It’s no secret that many women are undervalued in the workplace. But since we don’t always know what we’re entitled to, many of us settle for less than what we deserve at work. We accept lower pay than the men we work with, bite our tongues when our bosses talk down to us, and brush off our coworkers’ sexist jokes because we feel lucky to have a job at all. We should never have to put up with disrespectful treatment, though. Once a line is crossed, it’s time to either say something or get out of there.
If someone at work is making you uncomfortable, there are ways to address it while minimizing the chances that they’ll retaliate. "Believe in the best of the person across the table from you, assume that they are good people, give them what I call MRI (most respectful interpretation), instruct them in a non-confrontational way, crack a joke about it to ease the tension, and if they continue to act in a poor way, go to your supervisor or HR," Sallie Krawcheck, co-founder of Ellevest, tells Bustle.
If you don’t feel comfortable saying anything, that’s OK, too. The important thing is not to internalize other people’s mistreatment of you. And the first step toward making sure you don’t is to know you deserve better. On that note, here are some signs you’re not getting the respect you deserve in the workplace.
You’re Being Paid Less Than The Industry Standard
Underpaying someone is literally devaluing them. “Being paid well below industry standards is one of the first clear markers of an employee being taken advantage of, and is one of the more demoralizing situations in a workplace,” says Minei. It’s hard to know what pay is fair for you, but one way to start is to ask your coworkers or friends in similar jobs. You can also take a survey on Payscale.com to see what people with a similar position, location, and qualifications tend to get paid.
You’re Getting All The Work Because You’re “The Best”
It may seem contradictory, but if your coworkers are always talking about how you’re the best worker there, they may actually be devaluing you — if they’re using that as a reason to give you more work than other people, says Minei. If you’re going to take on more work than others (or than you were previously), you should at least be paid more.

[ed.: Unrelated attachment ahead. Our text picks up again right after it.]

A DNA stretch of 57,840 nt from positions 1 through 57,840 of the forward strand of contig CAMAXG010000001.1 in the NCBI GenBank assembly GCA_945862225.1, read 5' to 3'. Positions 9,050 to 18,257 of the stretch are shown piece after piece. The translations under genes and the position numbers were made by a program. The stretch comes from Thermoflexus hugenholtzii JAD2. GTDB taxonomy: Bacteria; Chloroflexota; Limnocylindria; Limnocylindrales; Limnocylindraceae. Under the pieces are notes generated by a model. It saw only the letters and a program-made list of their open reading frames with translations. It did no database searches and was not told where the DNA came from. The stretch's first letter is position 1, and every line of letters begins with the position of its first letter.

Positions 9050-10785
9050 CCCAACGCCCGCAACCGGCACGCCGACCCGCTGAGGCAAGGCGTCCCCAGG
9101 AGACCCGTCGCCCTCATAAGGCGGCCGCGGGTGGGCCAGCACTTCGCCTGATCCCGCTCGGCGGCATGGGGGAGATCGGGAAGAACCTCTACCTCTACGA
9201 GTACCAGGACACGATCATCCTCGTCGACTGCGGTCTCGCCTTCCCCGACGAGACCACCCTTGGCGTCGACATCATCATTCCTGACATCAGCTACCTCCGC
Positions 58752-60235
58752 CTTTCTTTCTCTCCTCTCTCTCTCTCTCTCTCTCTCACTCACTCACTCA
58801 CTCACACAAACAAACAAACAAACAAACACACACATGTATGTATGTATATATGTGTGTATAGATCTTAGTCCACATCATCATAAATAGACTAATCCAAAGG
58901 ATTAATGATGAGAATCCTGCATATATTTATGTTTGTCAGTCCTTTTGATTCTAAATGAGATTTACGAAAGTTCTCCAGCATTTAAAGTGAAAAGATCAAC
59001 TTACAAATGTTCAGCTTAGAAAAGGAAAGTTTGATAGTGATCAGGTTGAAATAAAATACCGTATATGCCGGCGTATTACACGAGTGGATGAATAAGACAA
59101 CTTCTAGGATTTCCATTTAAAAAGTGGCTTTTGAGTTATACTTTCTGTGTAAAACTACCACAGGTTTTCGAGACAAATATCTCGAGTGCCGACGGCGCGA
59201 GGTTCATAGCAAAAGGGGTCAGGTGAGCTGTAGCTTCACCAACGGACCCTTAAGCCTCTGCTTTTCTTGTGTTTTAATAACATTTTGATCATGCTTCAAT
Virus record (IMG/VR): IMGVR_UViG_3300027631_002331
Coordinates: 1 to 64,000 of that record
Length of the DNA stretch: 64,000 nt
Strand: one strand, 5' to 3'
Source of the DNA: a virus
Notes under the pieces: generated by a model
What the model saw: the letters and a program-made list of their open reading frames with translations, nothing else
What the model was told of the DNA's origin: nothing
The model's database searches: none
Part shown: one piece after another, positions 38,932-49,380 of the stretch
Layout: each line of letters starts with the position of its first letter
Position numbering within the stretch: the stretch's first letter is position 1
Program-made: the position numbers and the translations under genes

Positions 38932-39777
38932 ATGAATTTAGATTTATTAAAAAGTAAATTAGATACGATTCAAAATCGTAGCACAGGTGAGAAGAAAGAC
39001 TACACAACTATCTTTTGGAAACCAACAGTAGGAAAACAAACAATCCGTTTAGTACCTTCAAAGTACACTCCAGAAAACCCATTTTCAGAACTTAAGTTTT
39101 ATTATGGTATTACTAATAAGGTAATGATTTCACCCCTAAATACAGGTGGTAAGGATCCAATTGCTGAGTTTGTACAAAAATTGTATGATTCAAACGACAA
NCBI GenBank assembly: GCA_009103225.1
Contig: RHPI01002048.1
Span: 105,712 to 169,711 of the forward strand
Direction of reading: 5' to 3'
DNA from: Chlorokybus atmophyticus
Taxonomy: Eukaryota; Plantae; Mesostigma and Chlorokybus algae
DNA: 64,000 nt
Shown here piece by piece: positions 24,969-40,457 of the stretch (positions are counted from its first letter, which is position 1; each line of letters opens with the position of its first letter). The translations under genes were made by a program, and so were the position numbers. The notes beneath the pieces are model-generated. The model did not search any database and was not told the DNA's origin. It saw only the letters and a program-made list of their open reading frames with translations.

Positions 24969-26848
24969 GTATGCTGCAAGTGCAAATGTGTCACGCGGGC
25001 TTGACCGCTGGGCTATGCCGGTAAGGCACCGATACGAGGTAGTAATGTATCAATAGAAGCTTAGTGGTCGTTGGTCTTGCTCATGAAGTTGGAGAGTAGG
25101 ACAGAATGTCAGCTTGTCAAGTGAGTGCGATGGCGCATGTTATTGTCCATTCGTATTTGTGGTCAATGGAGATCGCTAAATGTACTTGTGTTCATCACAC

You’re Not Included In Meetings
Leaving someone out of meetings relevant to their job conveys that their opinion isn’t important and they don’t deserve to know what’s going on. Even if you’re at a lower level and don’t need to contribute to a meeting, attending meetings is how you learn how things operate so that you can advance. “Even at a junior level, a manager or co worker who wants the best for you and cares about your engagement and career will make you feel included by inviting you to join conversations about your specific tasks,” Aurora Meneghello, Founder of Repurpose Your Purpose, tells Bustle.
You’re Left To Your Own Devices
A good manager will invite you to ask questions, offer support, and clear up any confusion you have. They won’t give you vague instructions then get mad at you for not reading their mind. “Asking an assistant to make travel arrangements without locking the travel timeline and budget and then blaming the assistant when cancellations need to be made and refunds are not possible” is one common form of workplace disrespect, says Meneghello. “You want to work for and with people who not only take responsibility for their roles, but understand that it is by mutual support and cooperation that a company thrives.”
Unqualified People Criticize Your Choices
It’s fair for your boss to be giving you feedback, but someone below you or from an entirely different department should respect that you know what you’re doing better than they do. Especially if you're a woman or person of color, beware privileged people who attempt to explain your own job to you. “This type of intrusion will undermine your credibility, chip at your confidence, and waste yours and everybody else's time,” says Meneghello.
Your Boss Never Gives Feedback
A boss who never tells you what they think of your work is setting you up for failure, Bob Fleshner, Founder and President of EPICOACH, tells Bustle. You can’t improve if you don’t even know what you need to work on. And if you don’t know what you’re doing well, you can become unnecessarily insecure.
“This is a particularly insidious means of disrespect because it’s not immediately clear that it’s even happening,” says Fleshner. “But, over time, the failure to provide feedback allows the boss to demand more and more work in ever shortening time frames with the assurance that you will respond because you have begun to question whether you are performing well.”
If you notice any of these things happening, talk to your boss or coworkers, and if they’re not receptive, start looking for a new job.